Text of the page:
- The Stone Bridge, built 1135–1146, is a highlight of medieval bridge building. The knights of the 2nd and 3rd crusade used it to cross the Danube on their way to the Holy Land.
- Remains of the Roman fortress' walls including the Porta Praetoria.
- The Church of St. James, also called Schottenkirche, a Romanesque basilica of the 12th century, derives its name from the monastery of Irish Benedictines (Scoti) to which it was attached; the principal doorway is covered with very singular grotesque carvings. It stands next to the Jakobstor, a mediæval city gate named after it.
- The old parish church of St. Ulrich is a good example of the Transition style of the 13th century, and contains a valuable antiquarian collection. It houses the diocesan museum for religious art.
- Examples of the Romanesque basilica style are the church of Obermünster, dating from 1010, and the abbey church of St. Emmeram, built in the 13th century, remarkable as one of the few German churches with a detached bell tower. The beautiful cloisters of the ancient abbey, one of the oldest in Germany, are still in a fair state of preservation. In 1809 the conventual buildings were converted into a palace for the prince of Thurn and Taxis, hereditary postmaster-general of the Holy Roman Empire.
- The Adler-Apotheke, located nearby the Regensburg Cathedral, was founded in 1610 and is one of the oldest Pharmacies in Regensburg. Even today you can take a look at the ancient interior and historical vessels.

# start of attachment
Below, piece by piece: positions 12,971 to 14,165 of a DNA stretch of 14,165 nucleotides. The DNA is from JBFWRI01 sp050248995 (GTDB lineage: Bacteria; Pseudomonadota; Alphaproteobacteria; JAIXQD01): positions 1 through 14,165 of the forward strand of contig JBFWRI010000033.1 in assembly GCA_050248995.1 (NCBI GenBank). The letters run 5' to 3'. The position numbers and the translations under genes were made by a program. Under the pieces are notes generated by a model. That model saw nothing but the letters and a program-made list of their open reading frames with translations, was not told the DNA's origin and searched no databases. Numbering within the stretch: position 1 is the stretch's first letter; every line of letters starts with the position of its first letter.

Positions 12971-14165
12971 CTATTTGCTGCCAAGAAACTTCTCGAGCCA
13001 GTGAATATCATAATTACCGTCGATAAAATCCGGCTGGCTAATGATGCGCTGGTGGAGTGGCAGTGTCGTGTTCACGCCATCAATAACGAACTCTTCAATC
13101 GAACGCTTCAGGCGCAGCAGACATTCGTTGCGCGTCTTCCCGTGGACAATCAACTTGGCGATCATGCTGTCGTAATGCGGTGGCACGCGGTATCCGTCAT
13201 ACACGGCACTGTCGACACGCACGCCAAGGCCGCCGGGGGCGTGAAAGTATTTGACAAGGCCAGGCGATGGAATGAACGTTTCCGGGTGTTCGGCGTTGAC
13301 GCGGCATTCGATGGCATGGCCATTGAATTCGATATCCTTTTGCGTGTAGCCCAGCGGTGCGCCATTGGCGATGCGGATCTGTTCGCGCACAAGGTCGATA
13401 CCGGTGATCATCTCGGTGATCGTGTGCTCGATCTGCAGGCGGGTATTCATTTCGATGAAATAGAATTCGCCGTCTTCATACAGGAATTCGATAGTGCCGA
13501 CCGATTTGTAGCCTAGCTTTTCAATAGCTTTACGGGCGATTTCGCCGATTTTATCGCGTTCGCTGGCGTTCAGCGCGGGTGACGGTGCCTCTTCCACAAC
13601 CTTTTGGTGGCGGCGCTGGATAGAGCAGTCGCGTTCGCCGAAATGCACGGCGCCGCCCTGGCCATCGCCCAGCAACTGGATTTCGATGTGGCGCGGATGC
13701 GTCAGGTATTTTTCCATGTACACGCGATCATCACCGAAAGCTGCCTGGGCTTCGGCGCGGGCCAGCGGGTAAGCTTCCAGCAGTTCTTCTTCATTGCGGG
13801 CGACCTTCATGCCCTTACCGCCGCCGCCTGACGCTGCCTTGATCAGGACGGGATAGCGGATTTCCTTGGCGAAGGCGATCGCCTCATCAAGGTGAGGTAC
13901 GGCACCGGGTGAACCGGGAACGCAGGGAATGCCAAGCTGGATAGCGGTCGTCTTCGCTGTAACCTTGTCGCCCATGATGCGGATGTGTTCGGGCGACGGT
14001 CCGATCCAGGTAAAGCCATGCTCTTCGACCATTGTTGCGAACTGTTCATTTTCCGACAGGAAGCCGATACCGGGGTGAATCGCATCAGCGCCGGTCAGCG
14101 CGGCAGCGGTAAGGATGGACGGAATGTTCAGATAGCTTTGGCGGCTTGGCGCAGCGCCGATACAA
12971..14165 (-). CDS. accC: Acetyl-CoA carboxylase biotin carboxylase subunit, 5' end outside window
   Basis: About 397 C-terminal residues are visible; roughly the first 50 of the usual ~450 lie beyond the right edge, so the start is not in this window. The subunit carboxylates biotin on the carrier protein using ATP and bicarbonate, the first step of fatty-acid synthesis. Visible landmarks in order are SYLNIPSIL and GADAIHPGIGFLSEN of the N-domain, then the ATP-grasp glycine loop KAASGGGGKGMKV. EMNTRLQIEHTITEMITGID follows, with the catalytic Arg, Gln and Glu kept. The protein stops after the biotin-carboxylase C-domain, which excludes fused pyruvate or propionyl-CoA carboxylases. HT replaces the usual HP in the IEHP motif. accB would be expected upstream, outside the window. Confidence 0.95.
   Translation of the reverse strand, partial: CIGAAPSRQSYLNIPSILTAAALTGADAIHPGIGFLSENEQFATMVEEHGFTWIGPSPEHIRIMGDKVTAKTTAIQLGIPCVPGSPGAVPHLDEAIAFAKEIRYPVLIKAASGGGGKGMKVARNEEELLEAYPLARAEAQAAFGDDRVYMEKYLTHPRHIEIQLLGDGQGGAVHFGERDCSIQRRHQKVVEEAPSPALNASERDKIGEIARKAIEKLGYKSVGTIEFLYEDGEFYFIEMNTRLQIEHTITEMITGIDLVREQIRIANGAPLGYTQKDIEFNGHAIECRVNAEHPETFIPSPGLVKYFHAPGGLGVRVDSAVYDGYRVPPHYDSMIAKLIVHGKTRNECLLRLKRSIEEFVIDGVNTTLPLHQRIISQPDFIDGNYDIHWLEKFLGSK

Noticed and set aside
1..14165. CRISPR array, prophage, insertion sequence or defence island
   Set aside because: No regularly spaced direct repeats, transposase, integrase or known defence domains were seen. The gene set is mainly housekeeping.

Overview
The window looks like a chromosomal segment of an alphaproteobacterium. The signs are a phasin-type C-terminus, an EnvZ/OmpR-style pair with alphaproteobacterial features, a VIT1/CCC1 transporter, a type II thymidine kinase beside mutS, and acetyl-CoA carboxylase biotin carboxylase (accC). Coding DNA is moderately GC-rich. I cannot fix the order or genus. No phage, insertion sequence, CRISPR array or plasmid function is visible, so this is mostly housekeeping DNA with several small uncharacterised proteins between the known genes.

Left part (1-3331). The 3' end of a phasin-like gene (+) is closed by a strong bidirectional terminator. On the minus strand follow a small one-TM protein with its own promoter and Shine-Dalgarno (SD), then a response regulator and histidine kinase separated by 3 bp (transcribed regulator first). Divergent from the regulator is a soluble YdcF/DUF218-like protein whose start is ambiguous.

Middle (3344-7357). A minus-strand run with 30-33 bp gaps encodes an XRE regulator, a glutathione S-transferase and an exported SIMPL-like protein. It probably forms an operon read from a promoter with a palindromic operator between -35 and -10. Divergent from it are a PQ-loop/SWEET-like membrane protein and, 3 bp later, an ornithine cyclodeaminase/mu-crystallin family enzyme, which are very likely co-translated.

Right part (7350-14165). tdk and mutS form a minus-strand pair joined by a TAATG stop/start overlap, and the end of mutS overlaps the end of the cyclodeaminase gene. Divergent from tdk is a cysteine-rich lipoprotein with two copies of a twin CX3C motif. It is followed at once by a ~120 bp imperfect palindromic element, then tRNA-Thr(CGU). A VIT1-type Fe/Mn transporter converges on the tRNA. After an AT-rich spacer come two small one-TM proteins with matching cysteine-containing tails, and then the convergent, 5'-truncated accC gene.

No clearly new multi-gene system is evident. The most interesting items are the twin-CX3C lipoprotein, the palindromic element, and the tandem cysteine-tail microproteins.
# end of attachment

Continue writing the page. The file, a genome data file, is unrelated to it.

- Wealthy patrician families competed against each other to see who would be able to build the highest tower of the city. In 1260, the Goldener Turm (golden tower) was built on Wahlenstraße.
- The Town Hall, dating in part from the 14th century, contains the rooms occupied by the Imperial diet from 1663 to 1806.
- A historical interest is also attached to the Gasthof zum Goldenen Kreuz (Golden Cross Inn), where Charles V made the acquaintance of Barbara Blomberg, the mother of Don John of Austria (born 1547).
- Perhaps the most pleasant modern building in the city is the Gothic villa of the king of Bavaria on the bank of the Danube.
- Among the public institutions of the city are the public library, picture gallery, botanical garden, and the institute for the making of stained glass. The city's Gymnasien (high schools) include an episcopal clerical seminary, and a school of church music.
- The Botanischer Garten der Universität Regensburg is a modern botanical garden located on the University of Regensburg campus. Herzogspark also contains several small botanical gardens.
- St. Emmeram's Abbey, now known as Schloss Thurn und Taxis, is a huge castle owned by the powerful Thurn and Taxis family.